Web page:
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    There is an exhibition on presently at the Victoria & Albert museum in London called 'The Cult of Beauty'. It includes 'The Golden Stair' by Burne Jones, but I think it counts more as 'aesthetic movement', a bit later than his PRB phase. The expo finishes on the 17th of July, so you will have to be quick...http://www.vam.ac.uk/content/exhibit...ult-of-beauty/

    The Pre-Raphaelites

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    I went to the above mentioned expo today, and it was fantastic, well worth the effort. I think I prefer the later 'art for arts sake' paintings over the early preraphaelite pieces, which can be a bit earnest, preachy and over-wrought.

    Some of the highlights:

    Whistler 'Symphony in White # 1'
    The Pre-Raphaelites (They had all three)

    Thomas Armstrong, 'The Hay Field'
    The Pre-Raphaelites

    Burne-Jones, 'Beguiling of Merlin'
    The Pre-Raphaelites

    Burne-Jones 'Laus Veneris' (Much more impressive in the flesh than in reproduction, the detail is stunning)
    The Pre-Raphaelites

    Lord Leighton, 'Bath of Psyche'
    The Pre-Raphaelites

    Albert Moore 'Midsummer'
    The Pre-Raphaelites

    Harry Bates, 'Mors Janua Vitae' (This was a damned impressive thing in real life, can't find a photo that nearly does it justice. It's made of bronze, ivory and mother of pearl.)
    The Pre-Raphaelites

    Dante Gabriel Rossetti: 'The Day Dream'

    The Pre-Raphaelites

    Albert Gilbert, 'Perseus Arming'.
    The Pre-Raphaelites

    And much more besides.

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    Looks like a great show.


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    Anybody who thinks that Millet's Ophelia or Waterhouse's Lady of Shallott look like Quattrocento artworks has a sea sponge for a bean.

    At least Icarus tried!


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    Quote Originally Posted by kev ferrara View Post
    Anybody who thinks that Millet's Ophelia or Waterhouse's Lady of Shallott look like Quattrocento artworks has a sea sponge for a bean.
    Waterhouse was a romantic classicist who happened to like medieval themes. He was not 'the modern Preraphaelite', contrary to the title of a recent exhibition. He seems to have a debt to Titian, which not many seem to pick up on... There are the same luminous skin tones and the same relatively loose handling of paint while still making a realistic image. It is not overly detailed (fiddly-twiddly, to use the technical term) and not hard-edged, unlike the medieval and early-renaissance painting.

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    Oh arse, only two days to go for the exhibition. I won't make it! Oh well, I'll go and drown my sorrows at the Lady Lever Gallery.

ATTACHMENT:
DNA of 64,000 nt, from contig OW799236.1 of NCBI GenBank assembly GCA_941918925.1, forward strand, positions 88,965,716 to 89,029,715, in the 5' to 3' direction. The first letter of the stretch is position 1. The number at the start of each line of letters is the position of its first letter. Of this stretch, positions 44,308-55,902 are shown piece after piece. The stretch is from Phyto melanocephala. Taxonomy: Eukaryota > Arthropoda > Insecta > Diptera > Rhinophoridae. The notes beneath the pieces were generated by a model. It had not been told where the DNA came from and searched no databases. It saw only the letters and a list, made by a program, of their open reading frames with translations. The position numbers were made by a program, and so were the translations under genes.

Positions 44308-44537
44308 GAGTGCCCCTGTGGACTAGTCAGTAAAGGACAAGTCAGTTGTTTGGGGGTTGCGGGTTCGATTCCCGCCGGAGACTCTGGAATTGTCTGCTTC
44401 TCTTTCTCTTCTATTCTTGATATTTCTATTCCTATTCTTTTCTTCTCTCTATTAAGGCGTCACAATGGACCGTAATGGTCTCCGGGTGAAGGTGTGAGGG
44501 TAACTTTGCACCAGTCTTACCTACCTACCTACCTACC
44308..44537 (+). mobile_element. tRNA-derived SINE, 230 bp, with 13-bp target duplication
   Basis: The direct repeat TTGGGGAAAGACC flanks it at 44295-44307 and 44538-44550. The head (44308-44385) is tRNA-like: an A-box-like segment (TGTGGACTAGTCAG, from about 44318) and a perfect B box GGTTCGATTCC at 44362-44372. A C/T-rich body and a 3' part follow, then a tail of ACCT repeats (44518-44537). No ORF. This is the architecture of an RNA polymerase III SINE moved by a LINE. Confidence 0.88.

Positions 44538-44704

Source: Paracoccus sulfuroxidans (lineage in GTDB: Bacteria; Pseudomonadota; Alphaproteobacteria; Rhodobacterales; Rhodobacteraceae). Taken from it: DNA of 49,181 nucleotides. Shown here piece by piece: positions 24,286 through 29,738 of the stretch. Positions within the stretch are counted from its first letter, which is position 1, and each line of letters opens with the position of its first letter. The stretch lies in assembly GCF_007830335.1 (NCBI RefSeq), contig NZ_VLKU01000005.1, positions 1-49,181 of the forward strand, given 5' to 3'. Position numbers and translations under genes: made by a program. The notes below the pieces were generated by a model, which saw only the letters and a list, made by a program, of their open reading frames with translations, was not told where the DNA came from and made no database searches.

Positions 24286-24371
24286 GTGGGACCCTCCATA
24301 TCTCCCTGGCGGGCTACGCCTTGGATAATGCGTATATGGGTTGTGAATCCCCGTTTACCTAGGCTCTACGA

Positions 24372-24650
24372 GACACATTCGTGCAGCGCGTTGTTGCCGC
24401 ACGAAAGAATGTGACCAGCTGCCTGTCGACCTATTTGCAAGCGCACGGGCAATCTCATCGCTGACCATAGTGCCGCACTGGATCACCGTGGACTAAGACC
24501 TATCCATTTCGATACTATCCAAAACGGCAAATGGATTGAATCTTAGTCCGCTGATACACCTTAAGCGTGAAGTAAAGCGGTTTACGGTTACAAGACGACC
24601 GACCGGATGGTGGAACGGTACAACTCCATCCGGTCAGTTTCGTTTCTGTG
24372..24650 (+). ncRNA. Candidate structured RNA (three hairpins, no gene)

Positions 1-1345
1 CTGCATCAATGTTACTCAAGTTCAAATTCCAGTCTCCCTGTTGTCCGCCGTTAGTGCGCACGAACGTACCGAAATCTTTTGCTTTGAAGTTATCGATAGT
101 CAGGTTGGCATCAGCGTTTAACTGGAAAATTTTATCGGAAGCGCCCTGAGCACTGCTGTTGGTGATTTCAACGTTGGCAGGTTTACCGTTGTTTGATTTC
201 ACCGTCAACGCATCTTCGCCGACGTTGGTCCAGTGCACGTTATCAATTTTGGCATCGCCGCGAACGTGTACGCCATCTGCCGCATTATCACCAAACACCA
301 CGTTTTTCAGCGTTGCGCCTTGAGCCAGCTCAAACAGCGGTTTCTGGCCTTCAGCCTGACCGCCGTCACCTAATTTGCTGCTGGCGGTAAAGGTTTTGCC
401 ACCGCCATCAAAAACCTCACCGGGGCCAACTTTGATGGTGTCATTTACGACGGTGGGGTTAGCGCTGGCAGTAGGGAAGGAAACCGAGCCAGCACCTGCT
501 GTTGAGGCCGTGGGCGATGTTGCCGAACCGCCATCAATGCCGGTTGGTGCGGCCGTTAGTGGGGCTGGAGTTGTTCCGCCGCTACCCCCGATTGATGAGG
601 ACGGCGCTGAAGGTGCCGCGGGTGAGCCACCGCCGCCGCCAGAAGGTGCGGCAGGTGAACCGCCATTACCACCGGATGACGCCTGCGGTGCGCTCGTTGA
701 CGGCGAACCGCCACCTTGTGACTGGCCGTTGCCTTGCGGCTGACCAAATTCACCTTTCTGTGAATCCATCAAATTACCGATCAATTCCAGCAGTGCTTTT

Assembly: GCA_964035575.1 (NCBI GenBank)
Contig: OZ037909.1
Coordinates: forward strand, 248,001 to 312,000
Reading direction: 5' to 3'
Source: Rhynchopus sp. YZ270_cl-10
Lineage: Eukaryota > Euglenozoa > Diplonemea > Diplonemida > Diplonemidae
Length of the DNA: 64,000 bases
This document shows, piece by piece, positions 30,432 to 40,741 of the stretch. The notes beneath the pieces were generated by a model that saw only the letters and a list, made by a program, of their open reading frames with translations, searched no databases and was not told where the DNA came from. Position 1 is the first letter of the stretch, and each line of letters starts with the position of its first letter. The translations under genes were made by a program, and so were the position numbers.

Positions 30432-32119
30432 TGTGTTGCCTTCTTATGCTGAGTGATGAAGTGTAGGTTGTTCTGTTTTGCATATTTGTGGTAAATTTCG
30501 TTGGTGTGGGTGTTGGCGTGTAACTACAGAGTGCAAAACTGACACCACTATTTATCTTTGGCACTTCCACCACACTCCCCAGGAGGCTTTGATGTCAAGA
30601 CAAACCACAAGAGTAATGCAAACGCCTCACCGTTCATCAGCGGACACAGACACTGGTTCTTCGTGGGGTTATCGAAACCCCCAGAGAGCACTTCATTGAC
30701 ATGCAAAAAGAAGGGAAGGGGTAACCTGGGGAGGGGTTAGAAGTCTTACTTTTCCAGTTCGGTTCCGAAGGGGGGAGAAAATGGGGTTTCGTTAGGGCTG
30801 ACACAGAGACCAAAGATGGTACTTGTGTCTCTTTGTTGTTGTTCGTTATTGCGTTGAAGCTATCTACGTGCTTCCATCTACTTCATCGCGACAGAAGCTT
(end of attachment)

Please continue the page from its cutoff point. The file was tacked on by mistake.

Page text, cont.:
Best gallery I've been to recently was the Norman Rockwell Museum in Stockbridge. After visiting the recent exhibition in Dulwich, actually seeing the art on his home turf was illuminating!

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    All art is of it's own time, even when it tries to consciously imitate the past. That's why forgeries become easier to spot with age.


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    Quote Originally Posted by Elwell View Post
    All art is of it's own time, even when it tries to consciously imitate the past. That's why forgeries become easier to spot with age.
    Speaking of forgeries, if people in the US can find a way of seeing this, it was a very interesting series about the state of forgery in the art world, 'Fake or Fortune'. It's iPlayer so usually only viewable in the UK, but maybe someone knows a canny way around it. This episode was about Han van Meegeren and they discussed the use of 'bakelite' to age paint.

    http://www.bbc.co.uk/iplayer/episode..._Van_Meegeren/

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    Dang, I wish I was in the UK right now, I'd absolutely rush to that show...

    I did get to see a bunch of those in traveling exhibits here (the Burne-Joneses, the Whistler, and the Leighton...) Still. Would like to see them again, plus the ones I haven't seen. (I wish I could have seen the V&A show on the Russian Ballet, too.) Why is the V&A so cool and why does it have to be so far away, dang it...

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    Quote Originally Posted by Aly Fell View Post
    This episode was about Han van Meegeren and they discussed the use of 'bakelite' to age paint.

    http://www.bbc.co.uk/iplayer/episode..._Van_Meegeren/
    I highly recommend Jonathan Lopez's The Man Who Made Vermeers for those interested in the Van Meegeren story. It strips away much of the romanticism that accumulated around him since even before his trial.


    Tristan Elwell